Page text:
Pope Francis invited Roman Catholics and members of all other religions on Sunday (4 February) to observe a day of prayer, fasting and initiatives for peace on 23 February, urging everyone to ‘say no’ to violence and conflict.
Francis, speaking to tens of thousands of people in St. Peter’s Square for his weekly blessing, said he was making the appeal because of the “tragic prolonging” of conflicts around the world.
23 February is a Friday in the first full week of the Christian season of Lent, during which fasting from food and extra acts of charity are encouraged as a sign of penitence.
He said “everyone, in their own consciences, before God, should ask ‘what can I do for peace?’”
“Surely, we can pray but not only: each one of us can say ‘no’ to violence in their own way, because victories obtained through violence are false victories, while working for peace benefits all,” he said.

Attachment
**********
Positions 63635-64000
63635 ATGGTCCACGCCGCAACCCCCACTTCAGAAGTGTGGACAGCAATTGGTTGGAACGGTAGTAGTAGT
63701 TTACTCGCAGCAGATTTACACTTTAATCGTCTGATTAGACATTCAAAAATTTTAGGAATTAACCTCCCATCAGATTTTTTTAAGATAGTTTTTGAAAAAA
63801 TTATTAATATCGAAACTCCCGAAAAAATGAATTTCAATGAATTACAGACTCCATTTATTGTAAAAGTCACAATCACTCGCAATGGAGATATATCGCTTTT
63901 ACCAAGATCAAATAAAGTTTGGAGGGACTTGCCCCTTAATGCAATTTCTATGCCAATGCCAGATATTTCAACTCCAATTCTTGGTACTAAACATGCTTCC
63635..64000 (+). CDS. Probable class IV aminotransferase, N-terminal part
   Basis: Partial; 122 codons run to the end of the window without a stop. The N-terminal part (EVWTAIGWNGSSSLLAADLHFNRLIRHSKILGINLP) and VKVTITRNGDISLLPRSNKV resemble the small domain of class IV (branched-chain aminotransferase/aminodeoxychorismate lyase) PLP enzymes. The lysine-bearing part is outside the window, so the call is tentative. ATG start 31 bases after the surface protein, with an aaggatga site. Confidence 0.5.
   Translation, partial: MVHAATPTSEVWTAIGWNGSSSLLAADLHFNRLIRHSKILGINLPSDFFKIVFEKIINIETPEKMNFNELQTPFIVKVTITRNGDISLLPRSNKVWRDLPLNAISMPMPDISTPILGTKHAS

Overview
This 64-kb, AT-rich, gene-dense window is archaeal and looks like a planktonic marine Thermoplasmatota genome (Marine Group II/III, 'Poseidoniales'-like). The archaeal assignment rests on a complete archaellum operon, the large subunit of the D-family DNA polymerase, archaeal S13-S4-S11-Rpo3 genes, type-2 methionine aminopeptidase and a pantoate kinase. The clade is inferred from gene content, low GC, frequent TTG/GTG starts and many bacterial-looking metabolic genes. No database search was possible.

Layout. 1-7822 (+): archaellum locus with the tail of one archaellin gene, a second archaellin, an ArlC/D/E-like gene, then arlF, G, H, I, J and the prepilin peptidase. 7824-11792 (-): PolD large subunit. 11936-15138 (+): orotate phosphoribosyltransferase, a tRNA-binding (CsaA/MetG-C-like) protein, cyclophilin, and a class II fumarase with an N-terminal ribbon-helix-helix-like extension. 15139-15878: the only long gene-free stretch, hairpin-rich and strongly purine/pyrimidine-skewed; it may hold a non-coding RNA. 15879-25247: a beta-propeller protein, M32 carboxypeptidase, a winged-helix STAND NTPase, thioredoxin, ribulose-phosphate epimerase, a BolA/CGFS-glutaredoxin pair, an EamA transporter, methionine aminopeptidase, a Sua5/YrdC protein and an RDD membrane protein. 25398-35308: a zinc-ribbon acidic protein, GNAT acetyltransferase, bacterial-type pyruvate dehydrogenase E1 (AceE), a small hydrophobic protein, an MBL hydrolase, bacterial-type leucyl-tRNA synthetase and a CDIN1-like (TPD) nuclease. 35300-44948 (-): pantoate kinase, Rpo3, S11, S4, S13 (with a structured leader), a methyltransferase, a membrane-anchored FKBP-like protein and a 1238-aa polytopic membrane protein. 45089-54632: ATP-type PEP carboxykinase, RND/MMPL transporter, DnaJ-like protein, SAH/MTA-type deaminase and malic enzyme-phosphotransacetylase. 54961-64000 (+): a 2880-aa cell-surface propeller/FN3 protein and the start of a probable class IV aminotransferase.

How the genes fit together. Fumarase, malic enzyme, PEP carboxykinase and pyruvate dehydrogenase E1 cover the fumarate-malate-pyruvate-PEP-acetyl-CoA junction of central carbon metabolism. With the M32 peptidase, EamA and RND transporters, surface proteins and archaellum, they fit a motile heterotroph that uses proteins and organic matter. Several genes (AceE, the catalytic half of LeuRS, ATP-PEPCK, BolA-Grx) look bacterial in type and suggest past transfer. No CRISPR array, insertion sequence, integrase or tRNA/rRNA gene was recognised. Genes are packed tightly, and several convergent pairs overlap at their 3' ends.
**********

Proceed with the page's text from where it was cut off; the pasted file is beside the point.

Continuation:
He specifically invited non-Catholics and non-Christians to join the initiative in any way they saw fit, “but all together”.
Francis said the prayers and fasting should be offered in a particular way for the people of the Democratic Republic of Congo and South Sudan.
South Sudan has been hit by a prolonged civil war and humanitarian crisis. The Democratic Republic of Congo has been hit by unrest this month following the shooting of protesting pro-democracy churchgoers opposed to President Joseph Kabila.
23 February happens to be a summit day for EU leaders, who usually are treated with gourmet dishes as they discuss agenda issues.